Updated 08/28/2011: In June of 2011 one of the output ports on the switch died. I purchased a 4×1 switch for temporary use but that didn’t work out. Instead, I went ahead and bought another 4×2 switch (same model). Last week I mailed the defective switch back to Monoprice for replacement.
Last night my wife called me into the living room. She had been trying to watch something on the Tivo but at one point the television screen began alternating between black and green. She tried turning off the TV and then turning it back on but each time it powered up it was flashing.
I powered off the Tivo. At first, it seemed to work. The Tivo startup screen displayed. But I guess when it switched over to a different part of the startup sequence the TV went back to alternating between all black and all green.
I tried switching to different inputs on the HDMI switch and even powered off the unit and unplugged it, but still the TV flashed.
Finally, I went for the more elegant trouble-shooting solution and did what I should have tried first.
I unplugged the television from the power outlet.
When I turned the TV back on it was working fine. I’m hoping this was just some odd fluke in the HDMI port and not an early sign of a soon-to-fail TV.
We recently dropped DirecTV and switched to using various VOD services along with a Tivo and a Terk HDTVO. Previously, I had an indoor Terk antenna, which was a step up from the flat RCA indoor antenna we had. The Terk HDTVO performs a bit better.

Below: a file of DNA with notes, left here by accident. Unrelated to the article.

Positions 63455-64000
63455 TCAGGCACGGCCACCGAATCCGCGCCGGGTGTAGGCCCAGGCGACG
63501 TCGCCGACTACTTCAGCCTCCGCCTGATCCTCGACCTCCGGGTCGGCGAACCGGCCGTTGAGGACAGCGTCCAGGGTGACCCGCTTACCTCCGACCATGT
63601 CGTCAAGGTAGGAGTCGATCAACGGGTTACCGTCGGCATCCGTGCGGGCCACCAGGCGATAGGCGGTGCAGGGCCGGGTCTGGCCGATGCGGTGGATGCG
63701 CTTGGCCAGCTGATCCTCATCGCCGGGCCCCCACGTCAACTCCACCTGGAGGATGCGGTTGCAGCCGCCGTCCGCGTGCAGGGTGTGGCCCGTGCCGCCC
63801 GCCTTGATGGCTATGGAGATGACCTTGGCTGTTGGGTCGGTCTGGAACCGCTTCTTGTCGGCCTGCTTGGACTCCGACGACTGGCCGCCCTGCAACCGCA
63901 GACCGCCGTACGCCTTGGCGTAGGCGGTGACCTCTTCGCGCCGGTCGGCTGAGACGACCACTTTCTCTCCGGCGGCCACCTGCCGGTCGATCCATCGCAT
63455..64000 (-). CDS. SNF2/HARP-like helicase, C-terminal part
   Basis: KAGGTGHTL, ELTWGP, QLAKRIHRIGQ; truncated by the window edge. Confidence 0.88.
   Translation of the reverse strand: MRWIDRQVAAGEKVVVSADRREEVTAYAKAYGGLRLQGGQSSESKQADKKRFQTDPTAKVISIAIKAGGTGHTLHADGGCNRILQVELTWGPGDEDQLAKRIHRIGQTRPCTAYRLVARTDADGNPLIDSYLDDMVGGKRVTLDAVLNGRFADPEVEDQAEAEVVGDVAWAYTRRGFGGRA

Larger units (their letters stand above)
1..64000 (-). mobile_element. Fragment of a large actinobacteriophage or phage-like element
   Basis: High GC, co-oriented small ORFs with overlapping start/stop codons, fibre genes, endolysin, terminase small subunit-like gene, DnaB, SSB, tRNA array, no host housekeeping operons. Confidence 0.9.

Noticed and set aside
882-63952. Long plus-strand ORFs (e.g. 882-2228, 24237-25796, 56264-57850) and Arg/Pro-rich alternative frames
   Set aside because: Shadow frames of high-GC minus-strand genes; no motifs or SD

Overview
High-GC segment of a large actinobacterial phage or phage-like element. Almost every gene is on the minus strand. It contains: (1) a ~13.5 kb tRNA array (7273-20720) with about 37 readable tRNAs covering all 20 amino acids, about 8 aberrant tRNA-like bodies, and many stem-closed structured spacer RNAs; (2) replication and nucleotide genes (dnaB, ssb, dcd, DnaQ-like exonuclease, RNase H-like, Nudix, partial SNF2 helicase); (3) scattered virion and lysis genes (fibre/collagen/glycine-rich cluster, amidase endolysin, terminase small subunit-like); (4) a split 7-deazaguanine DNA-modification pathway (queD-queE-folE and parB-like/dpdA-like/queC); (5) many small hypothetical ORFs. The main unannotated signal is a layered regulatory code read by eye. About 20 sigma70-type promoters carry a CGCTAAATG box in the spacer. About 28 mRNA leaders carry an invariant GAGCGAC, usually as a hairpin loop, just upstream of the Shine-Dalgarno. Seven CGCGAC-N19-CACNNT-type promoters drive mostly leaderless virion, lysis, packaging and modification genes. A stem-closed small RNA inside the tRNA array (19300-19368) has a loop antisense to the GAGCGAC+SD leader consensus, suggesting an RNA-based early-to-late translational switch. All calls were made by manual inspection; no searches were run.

Part of our problem is that we live almost 40 miles from the nearest broadcast towers (in any direction).
I had tried using the Terk in the attic but it couldn’t reliably pickup more than two of the four stations that we would prefer to have. There are several more stations that larger antennas could pickup (and under the proper conditions the Terk is capable of bringing in more stations from time-to-time.).
This weekend I moved the Terk from the attic down to the pole where the DirecTV dish was installed. Granted, it’s only a few feet off the ground so the position isn’t ideal but at this time I consider it better than sticking it off the side of the house. I was able to use the existing RG6, and assuming the dish was properly installed, then the cable is already grounded, as required.
Reception has improved and most channels that we are able to receive have few drop-outs. The “mast” was obviously cobbled together and at some point I may paint the wood gray to make it blend in better. This location may not be its final mount but for now it will work.
I should have just gone ahead and purchased a Tivo Premiere brand new but for some reason I thought it was worth saving $20 by purchasing a refurbished unit. It arrived with a slight crack in the front face plate and a fan that sounded like it was on its way out. Rather than pay to have it boxed up and shipped back or wait however long it would take get it fixed, I decided to just go ahead and replace the fan myself.
I scanned through a few posts regarding this subject and found one Premiere owner who replaced the original fan with an Evercool EC5015M12CA. I decided to go ahead and order one.
I summarized all of my issues with sending HDMI signals to two different TVs from multiple sources and getting the DirecTV remote working. The page includes my latest solution, which also provides the ability to control all connected devices from either room.